Sadie Roberts-Joseph, founder and curator of the Baton Rouge African-American Museum, was murdered two weeks ago. She mentored young people and urged them towards self-sufficiency. She founded the nonprofit Community Against Drugs and Violence, and kept it going for nearly three decades. She hosted vigils for those killed by gun violence. Her museum, according to volunteer Myra Richardson, was her way of sharing black history with the young people of Baton Rouge. Roberts-Joseph was born to sharecroppers. She grew up picking cotton, and she was 75 when she died.
Her alleged killer was a tenant of hers. It was a shock to the community, Myra Richardson said, that somebody who knew her could “have such a disregard for life — especially her life,” But, as her family members said at her vigil, hating her killer isn’t what Roberts-Joseph would have wanted. He was a part of this city. “She cared for the city,” her son said. “She cared for him. She would want forgiveness for him.”
And the way she cared for the city is on full display in her African-American Museum. Located beneath Interstate 10, it’s the only museum dedicated to African-American history in all of Baton Rouge. The museum’s first room holds artifacts from African nations. The wallpaper of the second room is made up of clippings from the Louisiana Civil Rights movement. The third room is filled with paintings of black inventors, and the fourth and final room is filled with pictures of Barack Obama and African-American veterans. Outside the museum, in the parking lot, is a bus installation that commemorates the Civil Rights bus boycotts. Past that, away from the shadow of the interstate, is a patch of cotton. Roberts-Joseph planted it herself.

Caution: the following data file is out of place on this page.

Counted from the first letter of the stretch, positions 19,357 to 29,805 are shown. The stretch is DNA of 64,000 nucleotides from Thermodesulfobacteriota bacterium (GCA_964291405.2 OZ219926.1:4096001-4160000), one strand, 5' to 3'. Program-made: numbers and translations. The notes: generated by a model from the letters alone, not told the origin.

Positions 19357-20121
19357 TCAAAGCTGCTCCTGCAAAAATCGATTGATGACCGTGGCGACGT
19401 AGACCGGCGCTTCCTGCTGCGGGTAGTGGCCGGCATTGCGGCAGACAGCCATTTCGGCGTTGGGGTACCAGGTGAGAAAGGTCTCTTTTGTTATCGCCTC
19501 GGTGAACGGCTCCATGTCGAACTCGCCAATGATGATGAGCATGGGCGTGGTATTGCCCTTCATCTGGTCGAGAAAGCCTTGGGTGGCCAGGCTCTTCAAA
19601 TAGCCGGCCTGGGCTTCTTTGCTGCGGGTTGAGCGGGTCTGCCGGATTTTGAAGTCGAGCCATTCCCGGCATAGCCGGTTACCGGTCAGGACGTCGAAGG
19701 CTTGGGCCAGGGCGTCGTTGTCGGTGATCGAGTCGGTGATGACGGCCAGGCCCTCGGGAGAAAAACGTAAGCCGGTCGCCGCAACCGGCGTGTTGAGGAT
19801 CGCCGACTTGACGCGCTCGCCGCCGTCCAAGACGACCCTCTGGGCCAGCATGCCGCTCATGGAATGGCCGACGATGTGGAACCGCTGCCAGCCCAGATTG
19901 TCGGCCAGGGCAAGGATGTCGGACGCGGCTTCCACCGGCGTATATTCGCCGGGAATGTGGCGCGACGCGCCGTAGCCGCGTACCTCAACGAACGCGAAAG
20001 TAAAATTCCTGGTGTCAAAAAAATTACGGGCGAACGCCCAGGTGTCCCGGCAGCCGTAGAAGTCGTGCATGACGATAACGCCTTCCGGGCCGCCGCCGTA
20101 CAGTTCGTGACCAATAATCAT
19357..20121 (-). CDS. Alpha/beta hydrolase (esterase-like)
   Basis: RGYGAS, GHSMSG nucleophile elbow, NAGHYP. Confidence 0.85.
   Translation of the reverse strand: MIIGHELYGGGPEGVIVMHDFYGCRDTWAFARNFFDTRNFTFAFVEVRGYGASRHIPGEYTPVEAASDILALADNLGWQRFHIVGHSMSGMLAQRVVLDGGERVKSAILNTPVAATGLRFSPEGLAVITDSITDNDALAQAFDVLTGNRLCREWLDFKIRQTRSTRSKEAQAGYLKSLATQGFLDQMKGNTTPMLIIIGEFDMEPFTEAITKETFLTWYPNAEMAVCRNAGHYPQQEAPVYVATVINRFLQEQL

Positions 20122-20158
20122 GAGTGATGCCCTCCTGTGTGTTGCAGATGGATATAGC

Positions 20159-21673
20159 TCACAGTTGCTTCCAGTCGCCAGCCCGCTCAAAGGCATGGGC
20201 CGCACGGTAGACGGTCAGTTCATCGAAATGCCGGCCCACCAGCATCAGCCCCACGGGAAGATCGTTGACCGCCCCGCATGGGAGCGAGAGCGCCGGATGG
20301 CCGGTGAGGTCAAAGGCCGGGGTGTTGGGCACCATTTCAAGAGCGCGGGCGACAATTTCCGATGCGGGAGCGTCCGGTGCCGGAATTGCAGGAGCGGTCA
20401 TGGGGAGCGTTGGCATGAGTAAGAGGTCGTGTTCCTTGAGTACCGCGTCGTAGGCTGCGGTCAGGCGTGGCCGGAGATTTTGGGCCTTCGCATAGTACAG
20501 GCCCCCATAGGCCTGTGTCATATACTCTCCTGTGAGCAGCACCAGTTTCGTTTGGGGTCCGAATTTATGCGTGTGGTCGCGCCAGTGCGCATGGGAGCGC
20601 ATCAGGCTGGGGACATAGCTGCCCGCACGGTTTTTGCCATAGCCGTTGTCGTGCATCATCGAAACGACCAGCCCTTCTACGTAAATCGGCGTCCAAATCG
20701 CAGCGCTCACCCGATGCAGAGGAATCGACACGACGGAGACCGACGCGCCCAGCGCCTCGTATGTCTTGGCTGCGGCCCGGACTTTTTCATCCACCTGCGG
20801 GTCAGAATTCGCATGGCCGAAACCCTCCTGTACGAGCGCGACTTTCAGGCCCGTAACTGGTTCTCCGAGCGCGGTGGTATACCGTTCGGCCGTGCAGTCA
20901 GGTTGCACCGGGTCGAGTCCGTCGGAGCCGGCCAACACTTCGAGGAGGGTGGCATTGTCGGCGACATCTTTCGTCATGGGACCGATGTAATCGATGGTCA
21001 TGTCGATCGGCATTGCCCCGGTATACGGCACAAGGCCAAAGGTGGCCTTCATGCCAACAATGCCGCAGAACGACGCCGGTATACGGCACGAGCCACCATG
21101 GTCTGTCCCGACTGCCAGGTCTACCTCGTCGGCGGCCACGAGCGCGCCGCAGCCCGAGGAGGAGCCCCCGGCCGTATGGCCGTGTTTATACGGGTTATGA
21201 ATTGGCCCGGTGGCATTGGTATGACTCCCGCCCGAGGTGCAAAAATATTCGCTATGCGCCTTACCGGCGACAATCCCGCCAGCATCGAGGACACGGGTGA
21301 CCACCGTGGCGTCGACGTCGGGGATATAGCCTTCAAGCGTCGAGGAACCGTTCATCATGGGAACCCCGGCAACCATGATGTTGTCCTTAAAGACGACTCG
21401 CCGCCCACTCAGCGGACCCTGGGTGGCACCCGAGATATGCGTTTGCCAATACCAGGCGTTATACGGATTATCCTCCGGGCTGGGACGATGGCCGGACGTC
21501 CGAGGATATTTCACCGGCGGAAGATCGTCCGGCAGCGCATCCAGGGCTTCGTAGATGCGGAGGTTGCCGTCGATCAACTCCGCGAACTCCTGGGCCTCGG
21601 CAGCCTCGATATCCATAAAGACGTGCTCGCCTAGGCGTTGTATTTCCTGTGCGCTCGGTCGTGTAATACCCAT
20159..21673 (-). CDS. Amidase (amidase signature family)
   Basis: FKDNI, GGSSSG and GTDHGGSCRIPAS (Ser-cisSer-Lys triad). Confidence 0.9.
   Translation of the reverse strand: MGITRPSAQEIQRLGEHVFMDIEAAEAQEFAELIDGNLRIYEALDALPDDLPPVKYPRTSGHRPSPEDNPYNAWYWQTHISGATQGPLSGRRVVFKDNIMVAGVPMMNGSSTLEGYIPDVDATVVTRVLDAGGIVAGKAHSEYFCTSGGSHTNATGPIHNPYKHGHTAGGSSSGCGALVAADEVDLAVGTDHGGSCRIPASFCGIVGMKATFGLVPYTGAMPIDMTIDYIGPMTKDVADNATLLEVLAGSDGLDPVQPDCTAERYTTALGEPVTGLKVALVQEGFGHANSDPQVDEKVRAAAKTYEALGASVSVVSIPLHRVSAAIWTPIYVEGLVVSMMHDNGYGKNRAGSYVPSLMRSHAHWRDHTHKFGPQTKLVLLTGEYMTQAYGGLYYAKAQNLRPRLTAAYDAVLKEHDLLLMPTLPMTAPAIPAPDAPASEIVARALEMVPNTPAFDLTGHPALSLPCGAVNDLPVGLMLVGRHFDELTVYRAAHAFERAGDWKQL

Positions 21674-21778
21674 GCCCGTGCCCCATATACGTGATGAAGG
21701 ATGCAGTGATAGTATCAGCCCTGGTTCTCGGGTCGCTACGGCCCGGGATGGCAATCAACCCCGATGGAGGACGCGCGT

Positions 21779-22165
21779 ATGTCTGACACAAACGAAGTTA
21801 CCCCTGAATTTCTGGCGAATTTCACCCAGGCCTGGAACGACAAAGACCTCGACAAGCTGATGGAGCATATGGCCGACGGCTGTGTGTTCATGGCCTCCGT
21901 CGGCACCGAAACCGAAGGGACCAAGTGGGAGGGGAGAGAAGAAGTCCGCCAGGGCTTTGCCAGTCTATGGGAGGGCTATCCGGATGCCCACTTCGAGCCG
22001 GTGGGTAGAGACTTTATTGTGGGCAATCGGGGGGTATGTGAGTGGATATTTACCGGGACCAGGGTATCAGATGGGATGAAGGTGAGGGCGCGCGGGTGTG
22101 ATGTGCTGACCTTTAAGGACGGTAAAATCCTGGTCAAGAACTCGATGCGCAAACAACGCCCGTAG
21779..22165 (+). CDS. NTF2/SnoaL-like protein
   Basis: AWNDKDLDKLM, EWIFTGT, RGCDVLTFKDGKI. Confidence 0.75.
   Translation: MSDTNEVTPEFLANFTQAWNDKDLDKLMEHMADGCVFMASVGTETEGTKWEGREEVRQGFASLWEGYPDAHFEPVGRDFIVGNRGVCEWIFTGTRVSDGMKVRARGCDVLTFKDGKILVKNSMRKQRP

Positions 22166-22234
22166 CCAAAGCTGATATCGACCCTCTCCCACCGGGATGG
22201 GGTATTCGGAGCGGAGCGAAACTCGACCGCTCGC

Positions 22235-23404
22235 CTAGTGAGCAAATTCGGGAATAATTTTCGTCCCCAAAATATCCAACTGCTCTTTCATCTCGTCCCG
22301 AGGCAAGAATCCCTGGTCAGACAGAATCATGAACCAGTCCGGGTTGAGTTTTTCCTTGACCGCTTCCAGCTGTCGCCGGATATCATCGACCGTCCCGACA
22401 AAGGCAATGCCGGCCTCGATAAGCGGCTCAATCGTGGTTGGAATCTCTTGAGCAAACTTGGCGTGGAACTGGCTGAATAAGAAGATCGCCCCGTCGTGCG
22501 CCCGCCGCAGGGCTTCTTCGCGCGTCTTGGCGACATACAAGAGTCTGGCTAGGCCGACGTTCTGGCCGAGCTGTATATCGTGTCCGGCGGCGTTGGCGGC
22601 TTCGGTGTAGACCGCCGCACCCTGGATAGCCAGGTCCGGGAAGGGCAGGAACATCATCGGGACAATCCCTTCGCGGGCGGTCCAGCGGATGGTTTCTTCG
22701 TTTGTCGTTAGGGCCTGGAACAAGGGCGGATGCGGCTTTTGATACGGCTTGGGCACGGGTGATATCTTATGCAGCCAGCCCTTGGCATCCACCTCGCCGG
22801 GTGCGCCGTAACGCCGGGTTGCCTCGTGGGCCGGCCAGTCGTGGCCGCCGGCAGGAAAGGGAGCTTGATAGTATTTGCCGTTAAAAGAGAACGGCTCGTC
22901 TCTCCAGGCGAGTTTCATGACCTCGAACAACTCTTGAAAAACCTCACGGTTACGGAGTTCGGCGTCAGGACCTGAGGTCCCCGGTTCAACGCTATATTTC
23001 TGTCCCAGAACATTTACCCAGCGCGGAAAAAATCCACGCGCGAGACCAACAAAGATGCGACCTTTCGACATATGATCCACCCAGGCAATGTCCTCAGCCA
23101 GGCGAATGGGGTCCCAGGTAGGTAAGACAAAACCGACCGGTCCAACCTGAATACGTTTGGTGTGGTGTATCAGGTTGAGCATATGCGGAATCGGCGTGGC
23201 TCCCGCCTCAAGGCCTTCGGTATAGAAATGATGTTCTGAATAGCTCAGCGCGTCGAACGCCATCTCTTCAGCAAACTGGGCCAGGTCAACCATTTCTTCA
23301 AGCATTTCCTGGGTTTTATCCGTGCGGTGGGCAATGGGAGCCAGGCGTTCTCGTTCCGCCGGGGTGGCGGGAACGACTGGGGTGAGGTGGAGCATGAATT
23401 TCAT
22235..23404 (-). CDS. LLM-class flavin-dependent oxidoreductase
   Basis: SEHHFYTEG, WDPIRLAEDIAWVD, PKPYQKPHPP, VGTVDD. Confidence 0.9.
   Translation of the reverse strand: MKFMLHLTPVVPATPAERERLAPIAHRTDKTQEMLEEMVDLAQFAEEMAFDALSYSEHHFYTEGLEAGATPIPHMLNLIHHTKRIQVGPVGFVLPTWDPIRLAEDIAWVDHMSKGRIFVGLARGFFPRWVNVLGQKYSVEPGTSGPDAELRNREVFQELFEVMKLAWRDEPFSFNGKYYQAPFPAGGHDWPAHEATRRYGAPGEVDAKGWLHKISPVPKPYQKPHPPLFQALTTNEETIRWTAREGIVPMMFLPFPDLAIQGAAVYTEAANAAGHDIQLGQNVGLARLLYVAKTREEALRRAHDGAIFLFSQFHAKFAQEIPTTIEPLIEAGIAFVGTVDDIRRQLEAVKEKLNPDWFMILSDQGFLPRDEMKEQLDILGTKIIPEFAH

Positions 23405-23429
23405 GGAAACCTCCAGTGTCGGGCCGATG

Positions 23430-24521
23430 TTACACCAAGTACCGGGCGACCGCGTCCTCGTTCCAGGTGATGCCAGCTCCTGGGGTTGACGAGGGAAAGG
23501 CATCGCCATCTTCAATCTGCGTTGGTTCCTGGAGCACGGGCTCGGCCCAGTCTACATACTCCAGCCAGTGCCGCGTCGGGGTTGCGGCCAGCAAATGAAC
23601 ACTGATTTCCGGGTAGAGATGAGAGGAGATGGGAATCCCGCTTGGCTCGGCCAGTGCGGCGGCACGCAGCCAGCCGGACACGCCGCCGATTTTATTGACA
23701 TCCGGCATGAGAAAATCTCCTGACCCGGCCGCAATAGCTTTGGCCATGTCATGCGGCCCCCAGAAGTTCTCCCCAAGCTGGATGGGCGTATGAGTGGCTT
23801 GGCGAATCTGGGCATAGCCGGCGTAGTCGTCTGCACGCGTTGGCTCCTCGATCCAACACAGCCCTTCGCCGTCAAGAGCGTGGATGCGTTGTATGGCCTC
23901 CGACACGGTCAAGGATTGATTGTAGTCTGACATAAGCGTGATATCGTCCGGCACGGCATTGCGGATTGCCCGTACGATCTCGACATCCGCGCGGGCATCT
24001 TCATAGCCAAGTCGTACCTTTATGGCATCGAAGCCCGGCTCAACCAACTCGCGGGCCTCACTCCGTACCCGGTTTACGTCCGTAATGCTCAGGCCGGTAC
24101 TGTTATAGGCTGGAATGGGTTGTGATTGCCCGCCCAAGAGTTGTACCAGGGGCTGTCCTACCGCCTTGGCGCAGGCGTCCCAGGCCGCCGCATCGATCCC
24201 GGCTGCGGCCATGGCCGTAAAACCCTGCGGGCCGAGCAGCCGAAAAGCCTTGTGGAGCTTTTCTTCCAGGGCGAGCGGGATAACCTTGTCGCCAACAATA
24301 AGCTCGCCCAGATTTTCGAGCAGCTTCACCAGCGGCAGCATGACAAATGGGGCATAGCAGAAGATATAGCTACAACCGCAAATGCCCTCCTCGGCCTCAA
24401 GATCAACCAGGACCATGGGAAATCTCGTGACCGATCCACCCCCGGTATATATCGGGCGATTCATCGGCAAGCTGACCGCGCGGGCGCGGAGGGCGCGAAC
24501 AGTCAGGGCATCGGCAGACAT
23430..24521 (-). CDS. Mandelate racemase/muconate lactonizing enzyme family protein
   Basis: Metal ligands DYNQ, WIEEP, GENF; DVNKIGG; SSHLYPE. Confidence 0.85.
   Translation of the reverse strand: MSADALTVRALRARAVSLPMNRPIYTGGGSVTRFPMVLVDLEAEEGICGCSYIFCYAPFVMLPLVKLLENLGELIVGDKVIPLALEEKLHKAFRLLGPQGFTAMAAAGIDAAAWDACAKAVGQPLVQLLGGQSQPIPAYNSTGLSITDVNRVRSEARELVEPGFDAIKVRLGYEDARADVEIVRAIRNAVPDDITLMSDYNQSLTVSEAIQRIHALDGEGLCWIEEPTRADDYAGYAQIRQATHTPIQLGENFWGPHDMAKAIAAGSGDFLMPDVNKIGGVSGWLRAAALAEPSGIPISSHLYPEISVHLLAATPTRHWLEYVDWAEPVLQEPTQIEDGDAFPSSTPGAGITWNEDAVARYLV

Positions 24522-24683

In 2001, she reached out to the Louisiana House of Representatives and the State Secretary of Education and petitioned for Louisiana public schools to fully cover the injustices still committed against black people. . Her request was denied, and she founded the African-American History Museum in this very same year. This, along with the tours she gave to local school groups, was part of her effort to nurture children into leaders. “She always thought if you don’t know where you come from, you don’t know where you’re going,” her brother said. “Her main goal was to get people to learn their history. And it’s not black history. It’s American history.”
“All my mother ever wanted was for this community to come together. It’s ironic that that happened in death,” said Roberts-Joseph’s daughter. “What she wanted to happen in life came to fruition in death. However, we will see to it that her legacy continues.”